‘I’ ON CULTURE
The new Disney version of Cinderella is charming, and absolutely perfect if you have a young girl with you while watching it. Forget the Grimm Brothers vs. Perault versions, this film seems taken directly from the Disney cartoon. That was designed to be sweet in the 1950s, and this one is as well, although since it’s live action, the mice don’t sing. And there’s no real “Bibbidi-Bobbidi-Boo” song, either. Yet it is charming, and at a time when there are not many good kids’ movies, particularly for girls, this one is a winner.
In case you’ve been sleeping in a cave for the past 50 years, the story is about a young girl, Ella (Lily James) who loses her mother (Hayley Atwell) early on and whose father (Ben Chaplin) than marries a really nasty person… well, nasty to our heroine. The stepmother (Cate Blanchett) really makes Ella’s life miserable once daddy is dead and her stepsisters (Holliday Grainger and Sophie McShera) really pick on her, giving her the name “Cinder-ella” because she’s constantly dirty from housework.
Then there is the famous invitation to the royal palace. “Mommie dearest” and the favored daughters make Cinderella help them get ready but disinvite her. Her fairy godmother (Helena Bonham Carter) shows up and, with a bit of magic, gets Cinderella set for the ball. Yes, it is silly, and we’d laugh at it if it was new, but it has been part of our fairy tales all our lives.
Anyhow, she goes to the ball, meets and enchants Prince Charming (Richard Madden), and runs off because things turn back to the original state at midnight. But, of course, she leaves a slipper behind, and he searches the kingdom looking for the girl whose foot fits the slipper. I do like the Grimm Brothers version of the story better than what they have here… in that one, one stepsister cuts off her toes and the other cuts off her heel, but that would fit better in film like Saw. At any rate, eventually the slipper goes on Ella’s foot and she winds up with the prince.
Despite my jibes at it, the film actually works and does it quite well. By sticking to the basic plot structure, screenwriter Chris Weitz keeps the young audience focused on the storyline, which does its best to keep in any bit of charm. Director Kenneth Branagh was wise enough to insist on top-notch actors for the character roles.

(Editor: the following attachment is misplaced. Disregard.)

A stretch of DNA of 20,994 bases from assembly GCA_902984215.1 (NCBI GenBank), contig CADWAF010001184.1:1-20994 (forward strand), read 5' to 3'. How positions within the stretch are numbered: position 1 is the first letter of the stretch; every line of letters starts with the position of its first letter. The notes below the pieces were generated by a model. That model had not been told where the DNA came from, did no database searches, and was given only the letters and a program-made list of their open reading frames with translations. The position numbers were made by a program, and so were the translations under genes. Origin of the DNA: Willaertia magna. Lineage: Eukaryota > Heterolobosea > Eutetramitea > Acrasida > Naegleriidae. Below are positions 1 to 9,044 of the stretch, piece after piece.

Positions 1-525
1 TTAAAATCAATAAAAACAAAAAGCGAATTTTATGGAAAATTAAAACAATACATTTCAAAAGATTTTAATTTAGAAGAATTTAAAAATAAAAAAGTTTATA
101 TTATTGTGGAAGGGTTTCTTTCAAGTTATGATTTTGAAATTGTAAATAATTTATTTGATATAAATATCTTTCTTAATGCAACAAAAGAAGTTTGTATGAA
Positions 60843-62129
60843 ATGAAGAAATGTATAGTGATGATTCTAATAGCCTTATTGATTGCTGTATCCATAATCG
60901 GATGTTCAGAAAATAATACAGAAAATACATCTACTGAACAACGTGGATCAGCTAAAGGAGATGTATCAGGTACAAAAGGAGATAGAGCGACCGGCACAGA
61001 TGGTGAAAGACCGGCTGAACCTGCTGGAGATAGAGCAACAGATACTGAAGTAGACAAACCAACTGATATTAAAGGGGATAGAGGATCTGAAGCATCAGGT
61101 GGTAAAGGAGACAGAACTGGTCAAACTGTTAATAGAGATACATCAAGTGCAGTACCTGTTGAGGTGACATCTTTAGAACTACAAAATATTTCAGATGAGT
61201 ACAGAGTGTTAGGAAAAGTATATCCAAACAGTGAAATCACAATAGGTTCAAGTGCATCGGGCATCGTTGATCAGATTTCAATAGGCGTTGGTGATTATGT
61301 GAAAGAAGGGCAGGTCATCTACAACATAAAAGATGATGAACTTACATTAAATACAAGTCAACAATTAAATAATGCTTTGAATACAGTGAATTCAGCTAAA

While several are known for chewing up the scenery, they do it so well that it keeps everything moving nicely. And a special round of applause is due Disney, which uses its considerable resources to bring every bit of the fairy tale to life. The moment the ball gown appears on Cinderella, I could hear sighs and murmurs from all the girls in the audience, not to mention a few mothers and grandmothers.
James is a charming Cinderella. She seems to embody all the traits everyone has come to love in the character. She manages to be ladylike in rags and then in the fancy dress. She fits the bill perfectly for the dreams of the all the little girls who will see the film. Madden was weak as Prince Charming, but then again, it is not exactly a great part. All he has to do is fall in love with the prettiest girl at the party and throw his weight around to have her found later. I liked him better in Game of Thrones.
The real standouts are Blanchett and Bonham Carter. Blanchett is strong enough to not have to be a monster all the time to be truly frightening. Everything she did just made her seem more evil; a perfect wicked stepmother. She was great in a subplot where she and a sleazy courtier (Stellan Skarsgård) plan to control the young prince. And Bonham Carter could play up all her strange charm. A slightly wacky fairy godmother works really well. I also liked Grainger and McShera, who managed to differentiate themselves as the sisters, not always an easy task.
This is a must-see if you can take a young girl with you. If not, well, if you like well-done fairy tales you might still enjoy it. If not, there’s always the dystopian nightmares like Insurgent, which comes out next week.